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Flare-up as opposition calls for suspension of normal business to discuss resignations, government disagrees

Tempers flared in parliament this evening after the government rejects Opposition call for urgent debate

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Massimo Costa
23 October 2017, 7:17pm
Opposition leader Adrian Delia protested strongly to speakers ruling that normal business should be discussed in parliament instead of focusing on Daphne Caruana Galizia murder and breakdown in the rule of law
Opposition leader Adrian Delia protested strongly to speakers ruling that normal business should be discussed in parliament instead of focusing on Daphne Caruana Galizia murder and breakdown in the rule of law
Commotion broke out in Parliament this evening, after the government did not agree with a request from the opposition to suspend normal business of the day, and instead urgently discuss yesterday's civil society calls for the resignation of the Police Commissioner and the Attorney General

The opposition brought forward a motion under Article 13 of the Standing Orders of the House of Representatives Order, on adjournment on matters of definite urgent public importance, contending that the resignation calls constituted an urgent and very serious matter of national importance which should be discussed in parliament immediately.

The government disagreed with the motion, which could only go ahead if there was agreement on both sides of the house. The speaker thus formally ruled that normal business should be resumed.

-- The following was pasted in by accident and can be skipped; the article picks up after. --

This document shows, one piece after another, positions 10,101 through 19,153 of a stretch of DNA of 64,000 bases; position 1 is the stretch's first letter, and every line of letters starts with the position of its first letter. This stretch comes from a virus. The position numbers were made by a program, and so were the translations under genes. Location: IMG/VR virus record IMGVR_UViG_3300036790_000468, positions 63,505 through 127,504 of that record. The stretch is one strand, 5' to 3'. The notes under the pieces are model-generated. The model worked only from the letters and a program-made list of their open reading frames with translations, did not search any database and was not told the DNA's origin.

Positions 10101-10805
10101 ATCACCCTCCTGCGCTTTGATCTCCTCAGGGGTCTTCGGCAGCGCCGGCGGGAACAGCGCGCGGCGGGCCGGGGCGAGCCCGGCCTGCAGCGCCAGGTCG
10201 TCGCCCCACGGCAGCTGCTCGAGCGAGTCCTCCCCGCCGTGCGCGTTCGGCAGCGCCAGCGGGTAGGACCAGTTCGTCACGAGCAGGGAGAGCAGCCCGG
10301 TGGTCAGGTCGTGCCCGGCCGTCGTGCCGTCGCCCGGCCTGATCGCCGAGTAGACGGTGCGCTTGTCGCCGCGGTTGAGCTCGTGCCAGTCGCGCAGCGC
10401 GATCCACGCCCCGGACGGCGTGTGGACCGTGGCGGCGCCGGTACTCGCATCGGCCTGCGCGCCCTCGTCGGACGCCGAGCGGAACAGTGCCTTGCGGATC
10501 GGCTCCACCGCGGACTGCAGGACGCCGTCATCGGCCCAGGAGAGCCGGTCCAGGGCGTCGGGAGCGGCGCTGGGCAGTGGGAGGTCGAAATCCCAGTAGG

This led to a temper flare-up, with Opposition leader Adrian Delia and Nationalist MP Mario DeMarco asking the government how it could decide to resume scheduled budget discussions when a journalist had been murdered, and the country was experiencing a breakdown in the rule of law, while all the world looked at Malta.

Delia question how, when a few days ago both the government and opposition had agreed that budgetary discussion were irrelevant in light of what had happened, the government now was insisting on continuing such a discussion.

“Is the government now maintaining that the budget is more relevant than the murder”? he asked.

He had earlier criticised Prime Minister Joseph Muscat for making no mention of the brutal assassination in his speech to parliament this morning, when he laid out decisions which the government had taken about Air Malta.

Read more:

Air Malta workers to receive the same percentage pay rise

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Massimo Costa joined MaltaToday in 2017 as a journalist. He is a graduate in European Stud...